Teach your children to THINK

News Herald – Juliann Talkington

Juliann

Efforts to control the minds of children are at an all-time high. Most kids spend a lot of time learning “what to think” and very little time learning “how to think”. As a result, parents need to take a proactive role to make sure their children are not manipulated.

Mind control has been an issue since the beginning of human existence. The difference today is a new communication medium, the Internet. At first it was a relatively unbiased source of information. As it has matured, governments and companies have learned to control it.

Now Internet searches are based on the preferences of the owners and employees of the search engine companies and paid advertisers. In addition, social media companies have started censoring dialog. Twitter and Facebook recently deleted accounts from people who were promoting ideas that were not popular with company management. While most people do not agree with the viewpoints presented in these accounts, it does not mean it is wise to remove these dissenting voices. If companies can cut these accounts, what prevents them from cutting other accounts when it is political expedient?

History is written by the winners and is often sanitized to support specific political agendas. As a result, school history is generally far from reality. The problem is compounded because standard textbooks are rarely complemented with materials that include opposing viewpoints.

In addition, journalists and writers have prejudices that are based on upbringing, education, and access to information which means most news stories have a significant slant.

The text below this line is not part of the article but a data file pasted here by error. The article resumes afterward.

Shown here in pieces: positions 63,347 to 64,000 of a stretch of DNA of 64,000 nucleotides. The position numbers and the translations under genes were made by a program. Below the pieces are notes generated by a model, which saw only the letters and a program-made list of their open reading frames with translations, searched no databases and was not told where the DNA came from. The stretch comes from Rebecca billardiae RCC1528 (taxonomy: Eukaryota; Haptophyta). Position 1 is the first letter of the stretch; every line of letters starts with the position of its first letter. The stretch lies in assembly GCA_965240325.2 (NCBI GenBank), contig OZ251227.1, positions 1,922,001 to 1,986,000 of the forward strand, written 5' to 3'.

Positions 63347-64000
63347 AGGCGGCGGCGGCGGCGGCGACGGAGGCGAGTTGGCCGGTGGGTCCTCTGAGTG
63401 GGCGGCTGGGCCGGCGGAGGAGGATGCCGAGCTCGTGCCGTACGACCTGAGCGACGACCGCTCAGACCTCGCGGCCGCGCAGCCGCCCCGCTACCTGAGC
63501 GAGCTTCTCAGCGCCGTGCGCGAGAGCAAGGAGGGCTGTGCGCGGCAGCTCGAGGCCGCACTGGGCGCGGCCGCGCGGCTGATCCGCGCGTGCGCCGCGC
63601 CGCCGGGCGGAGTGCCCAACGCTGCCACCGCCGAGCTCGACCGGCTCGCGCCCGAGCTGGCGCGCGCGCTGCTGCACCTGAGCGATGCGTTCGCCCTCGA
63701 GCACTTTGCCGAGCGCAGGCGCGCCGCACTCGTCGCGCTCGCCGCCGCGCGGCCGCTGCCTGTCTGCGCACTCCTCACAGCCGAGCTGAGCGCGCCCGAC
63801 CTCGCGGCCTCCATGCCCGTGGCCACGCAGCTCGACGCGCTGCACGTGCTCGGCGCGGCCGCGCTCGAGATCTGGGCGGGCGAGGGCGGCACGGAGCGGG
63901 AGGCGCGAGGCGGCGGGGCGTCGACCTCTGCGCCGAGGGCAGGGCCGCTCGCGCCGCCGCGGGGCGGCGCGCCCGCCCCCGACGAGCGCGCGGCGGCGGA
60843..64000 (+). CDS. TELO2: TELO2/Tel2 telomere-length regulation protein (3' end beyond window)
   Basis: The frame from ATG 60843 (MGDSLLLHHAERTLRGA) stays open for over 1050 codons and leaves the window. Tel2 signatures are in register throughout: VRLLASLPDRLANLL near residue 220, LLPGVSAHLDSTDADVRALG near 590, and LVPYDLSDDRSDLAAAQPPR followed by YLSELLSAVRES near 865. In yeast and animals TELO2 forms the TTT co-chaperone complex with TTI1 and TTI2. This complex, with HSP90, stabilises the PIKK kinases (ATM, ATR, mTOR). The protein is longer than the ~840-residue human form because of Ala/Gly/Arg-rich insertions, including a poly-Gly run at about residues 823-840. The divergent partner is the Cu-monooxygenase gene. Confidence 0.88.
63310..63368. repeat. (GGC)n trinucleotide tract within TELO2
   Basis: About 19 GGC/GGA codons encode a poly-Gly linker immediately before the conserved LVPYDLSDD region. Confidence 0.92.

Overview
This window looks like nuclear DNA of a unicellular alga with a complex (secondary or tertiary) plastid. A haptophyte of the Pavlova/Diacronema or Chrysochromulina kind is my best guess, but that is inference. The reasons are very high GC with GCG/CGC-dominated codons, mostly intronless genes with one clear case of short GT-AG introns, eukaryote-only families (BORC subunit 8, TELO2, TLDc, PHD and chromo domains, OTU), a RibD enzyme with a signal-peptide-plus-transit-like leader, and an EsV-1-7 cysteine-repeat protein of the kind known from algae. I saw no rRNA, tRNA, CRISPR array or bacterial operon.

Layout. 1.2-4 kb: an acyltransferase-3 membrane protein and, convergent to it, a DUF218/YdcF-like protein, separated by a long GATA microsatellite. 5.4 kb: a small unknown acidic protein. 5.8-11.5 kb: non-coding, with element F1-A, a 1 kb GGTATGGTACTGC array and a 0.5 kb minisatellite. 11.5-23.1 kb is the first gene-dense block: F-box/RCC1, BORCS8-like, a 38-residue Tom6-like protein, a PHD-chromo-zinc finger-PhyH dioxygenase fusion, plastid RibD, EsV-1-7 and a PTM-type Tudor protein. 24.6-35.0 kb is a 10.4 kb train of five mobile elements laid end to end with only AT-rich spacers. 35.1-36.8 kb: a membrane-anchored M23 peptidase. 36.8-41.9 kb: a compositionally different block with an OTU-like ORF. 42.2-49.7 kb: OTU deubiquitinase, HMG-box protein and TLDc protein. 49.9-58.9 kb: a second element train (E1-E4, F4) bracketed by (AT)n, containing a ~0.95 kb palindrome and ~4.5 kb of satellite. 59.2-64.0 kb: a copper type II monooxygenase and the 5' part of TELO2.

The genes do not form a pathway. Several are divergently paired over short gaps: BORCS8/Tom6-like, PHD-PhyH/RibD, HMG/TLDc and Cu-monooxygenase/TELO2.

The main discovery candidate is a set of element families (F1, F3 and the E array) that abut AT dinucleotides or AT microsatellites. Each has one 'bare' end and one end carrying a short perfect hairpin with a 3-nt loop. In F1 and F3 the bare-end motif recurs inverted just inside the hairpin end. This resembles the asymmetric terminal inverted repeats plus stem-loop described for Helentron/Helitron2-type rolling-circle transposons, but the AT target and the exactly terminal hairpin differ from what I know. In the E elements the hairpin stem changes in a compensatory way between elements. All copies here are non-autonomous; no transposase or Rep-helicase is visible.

In higher education, professors tend to promote similar perspectives, because the tenure and publication system discourages alternative thought. This uniformity of ideas is dangerous, because it can lead to myopia. Some people argue that theories having to do with manmade climate change, technical capabilities of ancient civilizations, and brain differences between genders have not been properly vetted because of this bias.

Fortunately, it is possible for parents to circumvent the mind control efforts. First kids need to learn discipline. Then they need to be taught how to research, respectfully question conventional thinking, and present alternative viewpoints. After that it is important for parents to make sure schools are using textbooks and supporting materials that cover subjects from a variety of perspectives.

Finally, it is imperative for families to discuss classroom topics at home. This way parents can expose their children to viewpoints they may not be hearing at school.

How Cross-Cultural Dialogue Builds Critical Thinking and Empathy

KQED News Mind/Shift – Katrina Schwartz

“The world and the people who work and live in it have become ever more connected as the internet becomes more accessible. Yet despite the ability to connect and learn about happenings on the other side of the globe, many communities have become more polarized and entrenched in a particular worldview. As these trends emerge, teachers are looking for ways to foster productive dialogue skills in today’s students — the generation that will have to deal with complex, increasingly global problems.”(more)